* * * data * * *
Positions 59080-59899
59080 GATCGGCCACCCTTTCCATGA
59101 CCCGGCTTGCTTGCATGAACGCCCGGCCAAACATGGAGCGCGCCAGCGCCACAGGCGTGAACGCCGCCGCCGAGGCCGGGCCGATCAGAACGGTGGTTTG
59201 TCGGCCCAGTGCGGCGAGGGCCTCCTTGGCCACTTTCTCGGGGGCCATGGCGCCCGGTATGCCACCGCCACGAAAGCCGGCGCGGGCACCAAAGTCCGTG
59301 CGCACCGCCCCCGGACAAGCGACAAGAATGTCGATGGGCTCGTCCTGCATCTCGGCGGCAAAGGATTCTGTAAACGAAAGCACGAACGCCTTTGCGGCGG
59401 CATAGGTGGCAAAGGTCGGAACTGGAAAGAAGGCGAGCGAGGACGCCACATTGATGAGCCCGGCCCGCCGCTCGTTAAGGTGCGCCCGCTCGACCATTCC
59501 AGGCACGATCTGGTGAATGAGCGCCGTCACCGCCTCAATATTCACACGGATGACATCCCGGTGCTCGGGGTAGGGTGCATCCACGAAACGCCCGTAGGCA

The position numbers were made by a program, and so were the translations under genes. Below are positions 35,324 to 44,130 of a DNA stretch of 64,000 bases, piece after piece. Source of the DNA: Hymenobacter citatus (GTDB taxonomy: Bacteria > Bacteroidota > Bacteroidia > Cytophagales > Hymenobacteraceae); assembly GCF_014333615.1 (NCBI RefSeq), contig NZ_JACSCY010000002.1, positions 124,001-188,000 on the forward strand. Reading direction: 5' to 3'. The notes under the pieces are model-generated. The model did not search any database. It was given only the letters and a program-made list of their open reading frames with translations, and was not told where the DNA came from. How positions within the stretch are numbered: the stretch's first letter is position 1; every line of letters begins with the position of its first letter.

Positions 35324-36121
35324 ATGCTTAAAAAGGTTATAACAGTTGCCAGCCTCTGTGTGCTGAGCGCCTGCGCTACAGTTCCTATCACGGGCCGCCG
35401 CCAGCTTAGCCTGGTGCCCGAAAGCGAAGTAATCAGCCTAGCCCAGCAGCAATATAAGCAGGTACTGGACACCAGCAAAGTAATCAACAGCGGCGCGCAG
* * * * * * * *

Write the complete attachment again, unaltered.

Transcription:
Positions 59080-59899
59080 GATCGGCCACCCTTTCCATGA
59101 CCCGGCTTGCTTGCATGAACGCCCGGCCAAACATGGAGCGCGCCAGCGCCACAGGCGTGAACGCCGCCGCCGAGGCCGGGCCGATCAGAACGGTGGTTTG
59201 TCGGCCCAGTGCGGCGAGGGCCTCCTTGGCCACTTTCTCGGGGGCCATGGCGCCCGGTATGCCACCGCCACGAAAGCCGGCGCGGGCACCAAAGTCCGTG
59301 CGCACCGCCCCCGGACAAGCGACAAGAATGTCGATGGGCTCGTCCTGCATCTCGGCGGCAAAGGATTCTGTAAACGAAAGCACGAACGCCTTTGCGGCGG
59401 CATAGGTGGCAAAGGTCGGAACTGGAAAGAAGGCGAGCGAGGACGCCACATTGATGAGCCCGGCCCGCCGCTCGTTAAGGTGCGCCCGCTCGACCATTCC
59501 AGGCACGATCTGGTGAATGAGCGCCGTCACCGCCTCAATATTCACACGGATGACATCCCGGTGCTCGGGGTAGGGTGCATCCACGAAACGCCCGTAGGCA

The position numbers were made by a program, and so were the translations under genes. Below are positions 35,324 to 44,130 of a DNA stretch of 64,000 bases, piece after piece. Source of the DNA: Hymenobacter citatus (GTDB taxonomy: Bacteria > Bacteroidota > Bacteroidia > Cytophagales > Hymenobacteraceae); assembly GCF_014333615.1 (NCBI RefSeq), contig NZ_JACSCY010000002.1, positions 124,001-188,000 on the forward strand. Reading direction: 5' to 3'. The notes under the pieces are model-generated. The model did not search any database. It was given only the letters and a program-made list of their open reading frames with translations, and was not told where the DNA came from. How positions within the stretch are numbered: the stretch's first letter is position 1; every line of letters begins with the position of its first letter.

Positions 35324-36121
35324 ATGCTTAAAAAGGTTATAACAGTTGCCAGCCTCTGTGTGCTGAGCGCCTGCGCTACAGTTCCTATCACGGGCCGCCG
35401 CCAGCTTAGCCTGGTGCCCGAAAGCGAAGTAATCAGCCTAGCCCAGCAGCAATATAAGCAGGTACTGGACACCAGCAAAGTAATCAACAGCGGCGCGCAG